Rapadura is a healthy alternative to refined sugar. It is an unprocessed sugar whose process captures all the nutrients in the finished product. Rapadura tastes like molasses not found in processed sugar, as processed sugar separates molasses from molasses. Due to its sweetness it can be replaced by other ingredients.
The majority of Rapadora is cultivated in Brazil and Colombia.
If you want to use unprocessed sugar for baking, honey is a great alternative to rapadura. Lighter liquid honey has a milder flavor than darker honey and is therefore an equivalent substitute. Raw honey is honey that has not been cooked above 117 degrees Celsius and will have many of the same nutrients as Rapadura. Do not administer it to children under the age of two years because their digestive system cannot handle it. Use 1/2 cup of liquid honey for 1 cup of rapadura and reduce the liquid content of your recipe by 1/4 cup.
Pure maple syrup is the juice of maple trees cooked in the form of syrup. It is extremely sweet, similar to Rapadura, which makes it a suitable substitute. To use maple syrup, add 1/2 cup to 2/3 cups for each 1 cup of rapadura. You should reduce the liquids in the recipe by a quarter cup.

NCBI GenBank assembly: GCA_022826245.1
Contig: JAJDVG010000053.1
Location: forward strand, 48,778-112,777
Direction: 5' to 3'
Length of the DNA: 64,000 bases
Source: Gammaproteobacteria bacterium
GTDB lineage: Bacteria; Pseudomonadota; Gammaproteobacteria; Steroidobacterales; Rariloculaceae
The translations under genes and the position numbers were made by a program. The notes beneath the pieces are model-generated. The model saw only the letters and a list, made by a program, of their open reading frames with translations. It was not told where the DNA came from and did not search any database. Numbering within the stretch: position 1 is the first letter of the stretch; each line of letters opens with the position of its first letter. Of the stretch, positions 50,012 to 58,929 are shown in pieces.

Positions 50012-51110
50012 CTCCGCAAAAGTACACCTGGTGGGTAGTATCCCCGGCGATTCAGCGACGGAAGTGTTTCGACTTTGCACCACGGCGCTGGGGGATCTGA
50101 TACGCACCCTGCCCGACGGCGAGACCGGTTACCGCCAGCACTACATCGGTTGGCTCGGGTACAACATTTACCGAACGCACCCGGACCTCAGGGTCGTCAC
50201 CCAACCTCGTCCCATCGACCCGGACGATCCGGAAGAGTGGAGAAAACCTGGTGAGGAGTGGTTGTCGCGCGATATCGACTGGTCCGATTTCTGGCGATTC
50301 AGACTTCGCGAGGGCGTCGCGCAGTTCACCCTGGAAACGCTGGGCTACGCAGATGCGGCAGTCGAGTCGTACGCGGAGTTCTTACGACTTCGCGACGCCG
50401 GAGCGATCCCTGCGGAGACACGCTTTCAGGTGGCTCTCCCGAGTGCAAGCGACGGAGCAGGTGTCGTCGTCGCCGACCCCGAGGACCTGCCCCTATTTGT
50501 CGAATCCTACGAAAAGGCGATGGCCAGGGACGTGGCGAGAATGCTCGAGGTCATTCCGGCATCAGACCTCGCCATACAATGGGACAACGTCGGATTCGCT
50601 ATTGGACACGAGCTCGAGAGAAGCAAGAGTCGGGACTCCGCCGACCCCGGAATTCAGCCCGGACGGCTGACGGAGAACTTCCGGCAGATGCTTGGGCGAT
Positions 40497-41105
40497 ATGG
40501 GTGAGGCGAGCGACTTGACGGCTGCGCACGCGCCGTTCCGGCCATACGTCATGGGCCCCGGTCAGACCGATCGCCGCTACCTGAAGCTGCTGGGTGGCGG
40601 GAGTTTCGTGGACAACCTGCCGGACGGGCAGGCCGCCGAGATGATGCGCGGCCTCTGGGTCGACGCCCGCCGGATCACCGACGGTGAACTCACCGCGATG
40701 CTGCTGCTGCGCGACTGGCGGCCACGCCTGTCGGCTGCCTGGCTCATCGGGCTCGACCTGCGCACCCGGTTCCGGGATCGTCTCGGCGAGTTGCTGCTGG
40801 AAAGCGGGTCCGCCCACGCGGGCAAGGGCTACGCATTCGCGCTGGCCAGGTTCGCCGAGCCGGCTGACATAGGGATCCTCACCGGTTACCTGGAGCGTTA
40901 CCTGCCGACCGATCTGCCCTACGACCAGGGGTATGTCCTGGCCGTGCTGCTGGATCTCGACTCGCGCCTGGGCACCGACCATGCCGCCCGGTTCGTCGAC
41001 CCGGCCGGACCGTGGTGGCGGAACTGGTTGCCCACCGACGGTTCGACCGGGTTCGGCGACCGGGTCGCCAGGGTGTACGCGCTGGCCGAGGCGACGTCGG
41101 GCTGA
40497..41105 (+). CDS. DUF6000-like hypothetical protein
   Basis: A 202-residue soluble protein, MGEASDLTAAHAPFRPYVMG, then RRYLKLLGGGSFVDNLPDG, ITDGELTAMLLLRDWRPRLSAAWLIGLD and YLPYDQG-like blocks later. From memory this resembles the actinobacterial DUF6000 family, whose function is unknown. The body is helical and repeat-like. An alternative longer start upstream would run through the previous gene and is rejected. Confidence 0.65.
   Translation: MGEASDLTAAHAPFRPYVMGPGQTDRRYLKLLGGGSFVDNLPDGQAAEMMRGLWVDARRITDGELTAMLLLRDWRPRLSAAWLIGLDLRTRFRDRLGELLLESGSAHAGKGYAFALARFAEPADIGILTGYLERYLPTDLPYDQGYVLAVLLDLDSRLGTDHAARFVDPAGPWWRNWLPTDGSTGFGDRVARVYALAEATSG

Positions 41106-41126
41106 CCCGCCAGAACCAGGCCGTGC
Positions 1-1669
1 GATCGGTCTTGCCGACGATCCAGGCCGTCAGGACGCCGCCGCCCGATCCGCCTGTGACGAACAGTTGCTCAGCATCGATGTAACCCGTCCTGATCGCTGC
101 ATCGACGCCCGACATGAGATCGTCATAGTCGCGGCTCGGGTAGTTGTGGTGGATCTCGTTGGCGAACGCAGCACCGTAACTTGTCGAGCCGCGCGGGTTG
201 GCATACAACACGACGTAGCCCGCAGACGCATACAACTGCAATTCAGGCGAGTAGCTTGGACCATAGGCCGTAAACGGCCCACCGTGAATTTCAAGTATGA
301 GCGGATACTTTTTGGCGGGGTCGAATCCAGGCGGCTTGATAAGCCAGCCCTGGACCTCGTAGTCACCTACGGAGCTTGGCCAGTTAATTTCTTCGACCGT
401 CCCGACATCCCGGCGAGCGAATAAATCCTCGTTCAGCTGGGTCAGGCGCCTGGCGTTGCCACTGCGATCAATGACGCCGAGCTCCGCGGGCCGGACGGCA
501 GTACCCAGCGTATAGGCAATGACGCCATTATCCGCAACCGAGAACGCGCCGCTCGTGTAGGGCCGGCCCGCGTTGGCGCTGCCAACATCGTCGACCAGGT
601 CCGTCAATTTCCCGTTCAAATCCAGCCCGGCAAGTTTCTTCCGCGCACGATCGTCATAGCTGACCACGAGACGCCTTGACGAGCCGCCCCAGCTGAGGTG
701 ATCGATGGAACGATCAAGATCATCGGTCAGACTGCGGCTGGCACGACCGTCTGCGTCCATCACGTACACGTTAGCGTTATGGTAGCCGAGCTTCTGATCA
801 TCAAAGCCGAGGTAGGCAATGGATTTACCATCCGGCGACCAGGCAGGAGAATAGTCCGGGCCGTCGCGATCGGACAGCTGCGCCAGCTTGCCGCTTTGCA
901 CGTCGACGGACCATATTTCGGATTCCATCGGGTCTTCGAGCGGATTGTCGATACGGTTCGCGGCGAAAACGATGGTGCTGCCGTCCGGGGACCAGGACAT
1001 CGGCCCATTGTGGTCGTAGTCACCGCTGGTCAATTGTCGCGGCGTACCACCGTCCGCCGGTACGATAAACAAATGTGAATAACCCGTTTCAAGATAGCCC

Sucanat is a dehydrated cane juice. It is similar to Rapadura, which is a combination of molasses and sugar, but the succulent dehydrates while Rapadura evaporates. Both are unprocessed and look alike. The taste is almost exactly rapadura; You can replace 1 cup of Rapadura with 1 cup of Sukanat.
If you are looking for a cost, white sugar is an equivalent alternative to using Rapadura. It is similar in sweetness but lacks rapadura molasses flavor. Replace 1 cup Rapadura with 1 cup white standard sugar.
Turbinado is raw sugar produced with as little processing as possible. It is made of cane juice and is broken down into crystals by filtration. Turbinado beans are thicker than Rapadura beans, but their taste is similar due to the molasses content. It can be used as an alternative to Rapadora when first grounding in a food processor to degrade some of the larger crystals. This way you can use cup by cup.